Draghi keeps the euro cheap, helps debt refinancing, recapitalization of banks and growth


European Central Bank Press Conference – 14 December 2017. Mario Draghi, President of ECB (in the middle) and Vítor Constâncio, Vice-President of ECB (on the right), walk towards the Conference room. (ECB audiovisual services, some rights reserved).

Last Thursday, the European Central Bank decided to keep flooding the Eurozone with hundreds of billions, despite strong objections coming from the frugal German-Dutch duo. Mario Draghi was adamant about that. It’s interesting to follow his response to a journalist’s remark, who reminded him that the “Dutch Central Bank President Klaas Knot said in a speech late November that the asset purchase program has run its course”. Draghi didn’t hesitate and swiftly answered, “As regards your first point that is not the view of the Governing Council”. Clearly, the Dutch central banker had expressed his negative views about the extraordinarily generous monetary policy, but he didn’t convince the majority of the Council.

Last week, however, it was not only the Dutch central banker who had reservations about ECB’s continued money printing. Again, it was a journalist who pointed out to Draghi that “some of your colleagues – like Mr Coeuré or Mr Weidmann or Mr Knot – have expressed confidence that the asset purchases will end in September; do you share their view?” Again, Draghi was unwavering: “We didn’t discuss this today, by the way, but the last discussion we had a month-and-a-half ago showed that the Governing Council, its vast majority, wants to keep, to retain the open-endedness feature of the asset purchase program (APP) as it’s been designed in the last monetary policy council”.

Keeps printing cheap euros

The ECB under APP has so far printed and spent €2.5 trillion, in buying government and corporate bonds mainly in the secondary markets. A month-and-a-half ago, the bank’s Governing Council decided to continue this net asset purchases under APP, at a monthly pace of €30 billion, until the end of September 2018. At that time, ECB had also decided to continue this program beyond September 2018, “if necessary, and in any case until the Governing Council sees a sustained adjustment in the path of inflation consistent with its inflation aim”.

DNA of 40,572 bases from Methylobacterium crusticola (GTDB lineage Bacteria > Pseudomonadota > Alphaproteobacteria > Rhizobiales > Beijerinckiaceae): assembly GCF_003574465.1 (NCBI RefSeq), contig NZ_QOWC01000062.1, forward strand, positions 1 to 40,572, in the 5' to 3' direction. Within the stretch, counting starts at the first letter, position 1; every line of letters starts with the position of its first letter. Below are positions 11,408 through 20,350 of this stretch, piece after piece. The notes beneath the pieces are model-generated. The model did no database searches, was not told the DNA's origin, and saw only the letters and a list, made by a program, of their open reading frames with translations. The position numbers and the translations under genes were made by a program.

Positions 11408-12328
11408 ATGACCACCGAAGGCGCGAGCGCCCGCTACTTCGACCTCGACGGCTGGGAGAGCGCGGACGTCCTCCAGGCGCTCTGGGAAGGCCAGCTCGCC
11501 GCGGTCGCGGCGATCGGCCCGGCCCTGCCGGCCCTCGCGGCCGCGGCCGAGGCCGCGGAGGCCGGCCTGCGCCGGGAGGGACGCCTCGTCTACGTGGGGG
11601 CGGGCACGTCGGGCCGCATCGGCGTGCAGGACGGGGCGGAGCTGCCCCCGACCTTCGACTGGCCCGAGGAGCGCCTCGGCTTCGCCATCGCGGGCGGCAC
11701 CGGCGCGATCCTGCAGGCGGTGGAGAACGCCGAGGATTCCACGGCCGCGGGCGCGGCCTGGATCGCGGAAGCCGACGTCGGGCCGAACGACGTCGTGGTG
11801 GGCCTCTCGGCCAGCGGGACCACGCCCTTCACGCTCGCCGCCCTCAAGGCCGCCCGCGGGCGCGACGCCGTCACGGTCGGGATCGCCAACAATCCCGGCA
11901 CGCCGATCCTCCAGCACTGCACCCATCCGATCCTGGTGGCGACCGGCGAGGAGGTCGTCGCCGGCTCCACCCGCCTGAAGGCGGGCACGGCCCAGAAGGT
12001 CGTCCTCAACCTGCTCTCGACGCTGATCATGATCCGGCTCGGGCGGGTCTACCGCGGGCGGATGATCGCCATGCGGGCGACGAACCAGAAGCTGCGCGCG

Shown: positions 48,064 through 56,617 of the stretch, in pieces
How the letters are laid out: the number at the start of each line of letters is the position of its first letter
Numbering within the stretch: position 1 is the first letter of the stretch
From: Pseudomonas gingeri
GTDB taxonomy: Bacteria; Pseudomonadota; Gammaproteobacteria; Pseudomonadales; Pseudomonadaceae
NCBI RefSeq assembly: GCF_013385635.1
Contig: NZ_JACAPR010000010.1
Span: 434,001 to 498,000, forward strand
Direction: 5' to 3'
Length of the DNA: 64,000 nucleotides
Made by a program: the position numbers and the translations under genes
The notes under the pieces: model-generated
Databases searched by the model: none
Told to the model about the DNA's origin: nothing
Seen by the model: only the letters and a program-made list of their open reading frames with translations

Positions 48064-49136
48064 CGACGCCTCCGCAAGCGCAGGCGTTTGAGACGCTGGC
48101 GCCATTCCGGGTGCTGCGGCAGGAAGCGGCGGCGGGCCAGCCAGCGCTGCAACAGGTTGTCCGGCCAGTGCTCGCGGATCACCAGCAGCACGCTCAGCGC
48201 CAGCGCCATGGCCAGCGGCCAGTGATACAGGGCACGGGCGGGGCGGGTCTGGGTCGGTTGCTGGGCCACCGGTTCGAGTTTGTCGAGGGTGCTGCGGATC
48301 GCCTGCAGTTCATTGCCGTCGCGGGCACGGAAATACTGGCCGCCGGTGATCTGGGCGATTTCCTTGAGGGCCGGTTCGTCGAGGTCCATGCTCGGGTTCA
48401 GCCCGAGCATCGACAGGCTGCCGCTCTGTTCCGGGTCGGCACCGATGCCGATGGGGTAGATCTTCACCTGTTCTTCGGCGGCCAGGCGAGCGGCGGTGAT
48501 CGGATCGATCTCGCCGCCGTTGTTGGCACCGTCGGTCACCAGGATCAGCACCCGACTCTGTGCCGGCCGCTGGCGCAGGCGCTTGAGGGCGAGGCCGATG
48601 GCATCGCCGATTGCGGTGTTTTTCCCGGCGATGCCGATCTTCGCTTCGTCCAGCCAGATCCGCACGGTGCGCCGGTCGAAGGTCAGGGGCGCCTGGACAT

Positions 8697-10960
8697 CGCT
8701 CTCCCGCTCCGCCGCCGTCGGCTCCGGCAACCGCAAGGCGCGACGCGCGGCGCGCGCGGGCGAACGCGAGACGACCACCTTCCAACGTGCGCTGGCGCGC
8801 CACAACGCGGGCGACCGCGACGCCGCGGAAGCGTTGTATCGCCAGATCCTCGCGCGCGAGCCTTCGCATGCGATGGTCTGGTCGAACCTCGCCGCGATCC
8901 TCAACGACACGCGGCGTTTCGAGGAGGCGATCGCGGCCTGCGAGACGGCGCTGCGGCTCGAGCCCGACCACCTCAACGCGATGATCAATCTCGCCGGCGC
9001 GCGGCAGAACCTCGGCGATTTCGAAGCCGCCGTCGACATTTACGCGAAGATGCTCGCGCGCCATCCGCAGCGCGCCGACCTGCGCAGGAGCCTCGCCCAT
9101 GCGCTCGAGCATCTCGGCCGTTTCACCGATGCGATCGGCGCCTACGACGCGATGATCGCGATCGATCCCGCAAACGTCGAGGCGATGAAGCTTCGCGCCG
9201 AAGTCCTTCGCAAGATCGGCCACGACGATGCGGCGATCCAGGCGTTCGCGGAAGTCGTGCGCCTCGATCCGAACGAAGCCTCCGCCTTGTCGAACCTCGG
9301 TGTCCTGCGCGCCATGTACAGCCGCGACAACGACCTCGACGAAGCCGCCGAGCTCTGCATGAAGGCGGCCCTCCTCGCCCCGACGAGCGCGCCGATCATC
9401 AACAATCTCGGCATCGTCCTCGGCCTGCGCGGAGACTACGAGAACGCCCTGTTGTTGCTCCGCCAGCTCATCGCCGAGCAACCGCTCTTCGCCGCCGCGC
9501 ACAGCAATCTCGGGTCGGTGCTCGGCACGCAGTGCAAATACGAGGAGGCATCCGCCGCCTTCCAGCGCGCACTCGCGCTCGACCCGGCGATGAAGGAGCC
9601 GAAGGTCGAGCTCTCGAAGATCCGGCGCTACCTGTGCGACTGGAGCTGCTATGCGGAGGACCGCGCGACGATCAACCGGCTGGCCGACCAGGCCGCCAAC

Alongside more money printing, the ECB keeps its main interest rate fixed at zero. In relation to that, the central bank’s Governing Council has also clarified it “expects the key ECB interest rates to remain at their present levels (n.b. zero) for an extended period of time, and well past the horizon of the net asset purchases (September 2018)”.

Extraordinarily accommodating

Not without reason then market commentators have termed these ECB measures as ‘extraordinarily accommodating’. Of course, the term accommodating refers to the real economy, but in fact monetary policy is realized through banks. So, in the foreseeable future, the ECB plans to continue refinancing the banks at zero interest rates. It will also keep offering them €30bn a month through purchases of bonds the lenders keep in their vaults, and all that at least until next September (and if necessary beyond). Theoretically, ECB’s ‘money for free’ for the banks has helped the real Eurozone economy to recover and grow for a third year in a row.

In practice though, this policy primarily helps the banks to recapitalize themselves, since they are still dangerously underfunded and the capital markets have definitively denied undertaking that task, on a healthy risk/return bases. So, the ECB extraordinary money printing and handing billions to banks, primarily helps Eurozone’s banking system recover. If this policy has helped the real economy to recover is questionable. Draghi says it did. He has more goals to serve though with this unprecedented monetary policy. Those are the easier and cheaper refinancing of the over indebted member states of Eurozone as well as keeping the euro/dollar parity at bay.

The three targets

The entire Southern region of euro area, comprising Italy, Greece, Spain, Portugal and also Ireland and why not France, would have had difficulties in refinancing their public debts hadn’t the ECB insisted on this ‘free money’ policy. However, Germany and Holland, as the only surplus countries, would have preferred the opposite. That is a policy of higher interest rates, for their hoarded deposits, to produce higher returns. Instead, the ECB has chosen a policy of plenty and zero cost money, on the right assumption that the refinancing of public debt at a reasonable cost and the recapitalization of the lenders should be the prime targets. It’s not only that. There is a third, equally important goal.

More printing of zero interest rate yielding euros also keeps the single money’s parity with the dollar at bay. To be reminded, the euro/dollar rate in the more distant past had oscillated in the expensive region of 1.65 to 1.40. Over the recently past years, however, this rate has dropped to 110 -120 American cents. Obviously, a cheaper euro helps Eurozone’s weaker economies to export more and thus grow faster. On the other side of the fence is again the German export machine which doesn’t need a very cheap euro to function well. On top of that, Germany’s accumulated reserves of more than a trillion would have valued more in dollar terms at a higher parity. Yet, the ECB has to cater for the more pressing Eurozone needs and this is not going to change.

This is the least Germany can accept to keep Eurozone in one piece, since her total rejection of the issuance of a Eurobond or the appointment of a European Minister of Finance, echoes loudly and negatively all over Europe.

 

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